“We don’t need them”: panelists of the Textual Game explained the absence of men on the panel

This week his new program, Juego Textual, debuted on the screens of Channel 13. Hosted by Sergio Lagos, the conversation space has 8 female panelists: Tita Ureta, Pepi Velasco, María Jimena Pereyra, Begoña Basauri, Rayén Araya, Chiqui Aguayo, Yazmín Vásquez and Katty Kowaleczko.

They are in charge of conversing with the various guests who sit in the red armchair of the studio. So far, José Luis Repenning and Pamela Díaz have visited the program.

In a conversation with page 7the Textual Game team explained the reasons for only having female panelists and not adding some men.

“This is a format that we wanted to do for women, so that the primary conversation is within the scope of how multifunctional women are today. In fact, each woman who is on the panel does not correspond to a pure stereotype, ”executive producer Alexis Zamora assured the quoted medium.

For their part, the panelists themselves justified the decision to have only women in the space.

“From the beginning it was talked about as a women’s program and I think it’s fine, with everything that has happened with the movements, which fight for equality,” María Jimena Pereyra assured the media.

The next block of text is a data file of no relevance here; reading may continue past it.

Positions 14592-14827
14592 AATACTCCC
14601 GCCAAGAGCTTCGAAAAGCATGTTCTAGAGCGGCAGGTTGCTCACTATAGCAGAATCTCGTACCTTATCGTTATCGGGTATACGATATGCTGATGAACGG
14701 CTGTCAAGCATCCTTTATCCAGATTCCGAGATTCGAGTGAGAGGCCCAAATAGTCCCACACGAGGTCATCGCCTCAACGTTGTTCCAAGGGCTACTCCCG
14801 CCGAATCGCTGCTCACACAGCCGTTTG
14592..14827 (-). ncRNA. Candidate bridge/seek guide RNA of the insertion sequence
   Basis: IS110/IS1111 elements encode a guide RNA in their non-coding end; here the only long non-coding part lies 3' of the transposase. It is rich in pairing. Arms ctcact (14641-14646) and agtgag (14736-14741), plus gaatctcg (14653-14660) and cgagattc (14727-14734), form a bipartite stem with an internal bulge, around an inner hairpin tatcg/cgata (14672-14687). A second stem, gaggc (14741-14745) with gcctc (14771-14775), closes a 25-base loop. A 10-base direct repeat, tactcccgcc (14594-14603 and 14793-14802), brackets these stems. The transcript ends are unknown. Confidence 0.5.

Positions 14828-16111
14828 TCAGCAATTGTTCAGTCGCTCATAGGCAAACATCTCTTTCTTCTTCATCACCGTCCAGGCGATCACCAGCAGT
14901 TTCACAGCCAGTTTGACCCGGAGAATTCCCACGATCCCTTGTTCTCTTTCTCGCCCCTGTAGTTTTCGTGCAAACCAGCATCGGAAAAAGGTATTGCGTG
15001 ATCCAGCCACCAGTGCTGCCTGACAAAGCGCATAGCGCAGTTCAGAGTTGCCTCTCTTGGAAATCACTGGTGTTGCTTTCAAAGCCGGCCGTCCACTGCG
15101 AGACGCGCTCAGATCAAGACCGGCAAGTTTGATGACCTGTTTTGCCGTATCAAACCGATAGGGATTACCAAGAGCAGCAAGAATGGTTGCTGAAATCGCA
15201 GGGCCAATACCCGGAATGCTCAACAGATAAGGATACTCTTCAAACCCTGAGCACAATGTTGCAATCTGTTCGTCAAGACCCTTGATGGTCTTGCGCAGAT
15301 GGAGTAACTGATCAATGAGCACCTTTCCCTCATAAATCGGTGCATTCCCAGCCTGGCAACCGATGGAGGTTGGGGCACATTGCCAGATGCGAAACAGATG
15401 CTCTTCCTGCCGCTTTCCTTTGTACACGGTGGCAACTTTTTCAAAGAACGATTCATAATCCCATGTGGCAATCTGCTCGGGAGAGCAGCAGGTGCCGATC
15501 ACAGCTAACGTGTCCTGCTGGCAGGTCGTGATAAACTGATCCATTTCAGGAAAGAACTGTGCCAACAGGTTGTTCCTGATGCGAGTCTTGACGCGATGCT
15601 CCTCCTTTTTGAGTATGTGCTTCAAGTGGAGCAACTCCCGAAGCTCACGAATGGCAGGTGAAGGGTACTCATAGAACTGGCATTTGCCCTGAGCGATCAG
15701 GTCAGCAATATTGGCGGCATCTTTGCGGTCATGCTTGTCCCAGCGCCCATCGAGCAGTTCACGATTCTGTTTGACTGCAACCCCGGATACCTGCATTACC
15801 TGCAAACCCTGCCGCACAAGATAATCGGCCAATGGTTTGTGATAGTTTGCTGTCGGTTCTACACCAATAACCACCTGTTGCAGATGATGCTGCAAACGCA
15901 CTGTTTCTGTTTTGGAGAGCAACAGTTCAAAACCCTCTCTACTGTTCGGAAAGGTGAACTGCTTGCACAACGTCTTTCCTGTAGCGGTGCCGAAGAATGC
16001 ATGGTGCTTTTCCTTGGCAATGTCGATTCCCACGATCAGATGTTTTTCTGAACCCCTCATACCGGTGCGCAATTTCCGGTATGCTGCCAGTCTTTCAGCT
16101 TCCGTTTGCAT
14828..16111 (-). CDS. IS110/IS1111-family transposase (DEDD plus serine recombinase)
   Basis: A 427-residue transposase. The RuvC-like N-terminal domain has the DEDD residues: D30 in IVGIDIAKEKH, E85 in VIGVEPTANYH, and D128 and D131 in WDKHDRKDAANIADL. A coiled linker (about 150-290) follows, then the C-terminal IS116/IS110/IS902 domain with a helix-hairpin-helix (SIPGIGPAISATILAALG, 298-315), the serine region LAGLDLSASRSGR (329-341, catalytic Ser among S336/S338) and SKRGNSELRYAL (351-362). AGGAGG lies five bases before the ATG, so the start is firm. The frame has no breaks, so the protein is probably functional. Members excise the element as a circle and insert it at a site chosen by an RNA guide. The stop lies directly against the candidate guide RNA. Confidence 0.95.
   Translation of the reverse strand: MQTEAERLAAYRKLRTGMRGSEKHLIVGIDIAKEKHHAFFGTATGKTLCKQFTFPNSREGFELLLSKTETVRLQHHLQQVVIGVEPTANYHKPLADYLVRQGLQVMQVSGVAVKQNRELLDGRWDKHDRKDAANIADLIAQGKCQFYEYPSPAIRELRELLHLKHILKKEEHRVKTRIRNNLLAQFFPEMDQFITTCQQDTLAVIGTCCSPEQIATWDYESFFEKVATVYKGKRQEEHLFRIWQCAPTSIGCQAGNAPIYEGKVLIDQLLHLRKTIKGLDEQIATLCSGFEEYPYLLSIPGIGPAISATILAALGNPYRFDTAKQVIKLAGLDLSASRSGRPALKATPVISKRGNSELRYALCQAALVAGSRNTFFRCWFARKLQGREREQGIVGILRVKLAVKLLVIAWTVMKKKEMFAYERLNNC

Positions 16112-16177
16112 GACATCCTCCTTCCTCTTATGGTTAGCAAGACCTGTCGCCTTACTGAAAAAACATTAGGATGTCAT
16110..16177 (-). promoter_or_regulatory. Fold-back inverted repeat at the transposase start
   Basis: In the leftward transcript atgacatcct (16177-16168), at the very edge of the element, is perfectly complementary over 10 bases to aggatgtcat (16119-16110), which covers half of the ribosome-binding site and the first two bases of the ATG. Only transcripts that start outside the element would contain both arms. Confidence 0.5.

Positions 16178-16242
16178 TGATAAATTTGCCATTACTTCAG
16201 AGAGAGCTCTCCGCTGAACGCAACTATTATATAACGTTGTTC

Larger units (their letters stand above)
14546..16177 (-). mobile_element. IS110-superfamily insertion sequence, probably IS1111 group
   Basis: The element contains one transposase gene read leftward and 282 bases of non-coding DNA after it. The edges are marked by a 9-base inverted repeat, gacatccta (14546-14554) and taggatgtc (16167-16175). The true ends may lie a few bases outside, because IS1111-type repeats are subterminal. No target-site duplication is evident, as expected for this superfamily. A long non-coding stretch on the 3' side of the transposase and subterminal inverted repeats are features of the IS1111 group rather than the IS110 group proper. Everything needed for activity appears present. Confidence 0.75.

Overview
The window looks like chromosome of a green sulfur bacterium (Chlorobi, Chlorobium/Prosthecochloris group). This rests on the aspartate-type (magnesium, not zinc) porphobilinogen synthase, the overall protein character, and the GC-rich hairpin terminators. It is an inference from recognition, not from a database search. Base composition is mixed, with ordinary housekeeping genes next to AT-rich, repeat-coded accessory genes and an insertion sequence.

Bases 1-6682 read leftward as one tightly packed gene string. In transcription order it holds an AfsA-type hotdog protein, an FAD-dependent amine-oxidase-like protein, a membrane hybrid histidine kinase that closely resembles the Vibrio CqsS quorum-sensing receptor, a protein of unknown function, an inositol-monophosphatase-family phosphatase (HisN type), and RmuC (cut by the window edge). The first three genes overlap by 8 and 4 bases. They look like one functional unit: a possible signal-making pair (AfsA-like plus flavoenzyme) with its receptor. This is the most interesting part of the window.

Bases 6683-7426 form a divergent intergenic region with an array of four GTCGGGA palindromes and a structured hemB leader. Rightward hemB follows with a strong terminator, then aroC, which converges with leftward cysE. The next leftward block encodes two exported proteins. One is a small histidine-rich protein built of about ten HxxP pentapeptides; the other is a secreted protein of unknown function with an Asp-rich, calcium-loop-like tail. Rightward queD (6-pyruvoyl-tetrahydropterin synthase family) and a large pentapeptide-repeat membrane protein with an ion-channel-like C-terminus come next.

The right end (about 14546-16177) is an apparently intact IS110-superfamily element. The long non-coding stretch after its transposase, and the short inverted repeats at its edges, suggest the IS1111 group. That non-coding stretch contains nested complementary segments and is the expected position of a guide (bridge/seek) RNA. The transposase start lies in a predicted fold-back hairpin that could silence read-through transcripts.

For her part, Tita Ureta explained that she believed that the decision was made due to the old format of the program -which was previously called Textual Harassment-. “It was a season for men and another for women. She now she touched this and later, maybe, touch the men’s. It would be nice, “said the journalist.

Katty Kowaleczko explained that having a panel of only women contributes from “the flirtatiousness that we can have with Sergio.” However, she also highlights the female gaze, pointing out that “men have another way of seeing life.”

Actress Pepi Velasco took a more blunt look at the idea of ​​having men on the panel.

“In history, man has predominated. Women have had great participation in inventions, in development and have gone unnoticed, unknown. She always under the eaves of a man, ”she assured.

Finally, he argued that it was time for women to show that they can raise a program. “We don’t need a man, besides, the stamp that a woman gives to a program is super important, a strong stamp, with character. We are empowered, prepared, educated, powerful, feminine women”, declared Pepi Velasco.